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Chameleon

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Crítica do álbum

Although trumpeter Maynard Ferguson's mid- to late-'70s catalog was commercially viable, it also reflected the overindulgence that, in essence, defined the decade. By 1974, Ferguson had already become one of the most established figures in contemporary jazz. After performing with Stan Kenton & His Orchestra in 1950, he became a prolific recording artist. Unlike many jazz players, Ferguson maintained his chops, arguably gaining incremental momentum for his trademark high-range blasting, which is evident throughout this LP. Stylistically, Chameleon (1974) is all over the place. The supporting combo — which includes future Frank Zappa keyboardist Allan Zavod — provide tastefully executed backing arrangements. Unfortunately, in many cases they are sonically voided by Ferguson's over the top wailing, the most flagrant example being the reworking of "The Way We Were," which features the trumpeter barreling through with the same gusto and attack that he brings to the hard-hitting cover of Stevie Wonder's "Livin' for the City" or the funkified rendering of the Herbie Hancock composition that gives this long-player its name. "Brother John" is notable for Ferguson's gospel-flavored introduction as well as the soulful support of the ensemble once the platter reaches cruising velocity. Less impressive is the brass assault that accompanies Paul McCartney's "Jet." However, the album concludes with the bop-oriented "Superbone Meets the Bad Man." This is one of the unmitigated highlights as the players embrace their jazz roots and discard the "hip" pretensions governing most of the material. In fact, the brief duet between Ferguson and Bruce Johnstone (baritone sax) makes the rest of the disc seem practically irrelevant. The 2003 CD reissue contains remastered sound as well as an extended essay within the 12-page liner booklet.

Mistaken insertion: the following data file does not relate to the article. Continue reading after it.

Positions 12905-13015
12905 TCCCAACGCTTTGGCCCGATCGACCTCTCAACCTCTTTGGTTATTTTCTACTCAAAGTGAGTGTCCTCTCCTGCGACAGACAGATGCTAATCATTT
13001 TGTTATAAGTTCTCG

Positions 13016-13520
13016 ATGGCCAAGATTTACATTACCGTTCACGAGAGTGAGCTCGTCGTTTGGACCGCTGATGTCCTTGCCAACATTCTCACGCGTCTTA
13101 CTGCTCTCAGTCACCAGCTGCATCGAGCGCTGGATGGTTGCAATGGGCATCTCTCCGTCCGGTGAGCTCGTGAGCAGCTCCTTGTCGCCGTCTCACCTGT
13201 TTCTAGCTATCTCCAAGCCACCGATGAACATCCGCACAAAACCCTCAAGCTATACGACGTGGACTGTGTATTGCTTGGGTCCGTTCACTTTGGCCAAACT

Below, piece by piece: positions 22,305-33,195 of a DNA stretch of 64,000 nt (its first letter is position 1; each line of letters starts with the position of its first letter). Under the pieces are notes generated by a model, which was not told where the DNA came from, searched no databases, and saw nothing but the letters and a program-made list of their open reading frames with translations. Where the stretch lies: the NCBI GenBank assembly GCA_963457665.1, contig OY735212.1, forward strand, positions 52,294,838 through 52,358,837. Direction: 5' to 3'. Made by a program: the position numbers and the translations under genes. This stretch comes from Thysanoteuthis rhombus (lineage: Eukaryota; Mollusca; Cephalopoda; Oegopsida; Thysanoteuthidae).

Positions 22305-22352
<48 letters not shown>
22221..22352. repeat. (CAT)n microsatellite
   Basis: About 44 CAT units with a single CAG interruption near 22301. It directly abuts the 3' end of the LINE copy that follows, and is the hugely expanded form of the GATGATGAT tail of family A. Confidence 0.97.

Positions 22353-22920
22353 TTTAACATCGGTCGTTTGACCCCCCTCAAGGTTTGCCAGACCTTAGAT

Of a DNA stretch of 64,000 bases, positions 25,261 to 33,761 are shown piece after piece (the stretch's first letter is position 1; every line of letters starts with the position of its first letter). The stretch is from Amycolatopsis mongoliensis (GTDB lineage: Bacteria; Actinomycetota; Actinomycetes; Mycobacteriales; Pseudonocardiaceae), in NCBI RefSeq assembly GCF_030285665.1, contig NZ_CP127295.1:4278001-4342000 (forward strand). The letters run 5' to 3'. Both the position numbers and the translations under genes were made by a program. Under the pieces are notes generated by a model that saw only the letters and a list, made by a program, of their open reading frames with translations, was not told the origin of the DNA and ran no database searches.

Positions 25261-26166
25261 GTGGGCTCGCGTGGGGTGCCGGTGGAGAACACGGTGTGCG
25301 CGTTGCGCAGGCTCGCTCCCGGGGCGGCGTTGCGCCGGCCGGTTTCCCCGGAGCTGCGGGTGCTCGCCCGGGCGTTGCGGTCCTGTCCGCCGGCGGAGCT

Biografia

Nascimento: Maio/05/1928 em Verdun, Quebec, Canada

Género: Jazz

Anos em actividade: '30s, '40s, '50s, '60s, '70s, '80s, '90s, '00s

When he debuted with Stan Kenton's Orchestra in 1950, Maynard Ferguson could play higher than any other trumpeter up to that point in jazz history, and he was accurate. Somehow he kept most of that range through his career and since the 1970s has been one of the most famous musicians in jazz. Never known for his exquisite taste (some of his more commercial efforts are unlistenable), Ferguson nevertheless led some important bands and definitely made an impact with his trumpet playing. After heading...
Biografia completa
Chameleon, Maynard Ferguson
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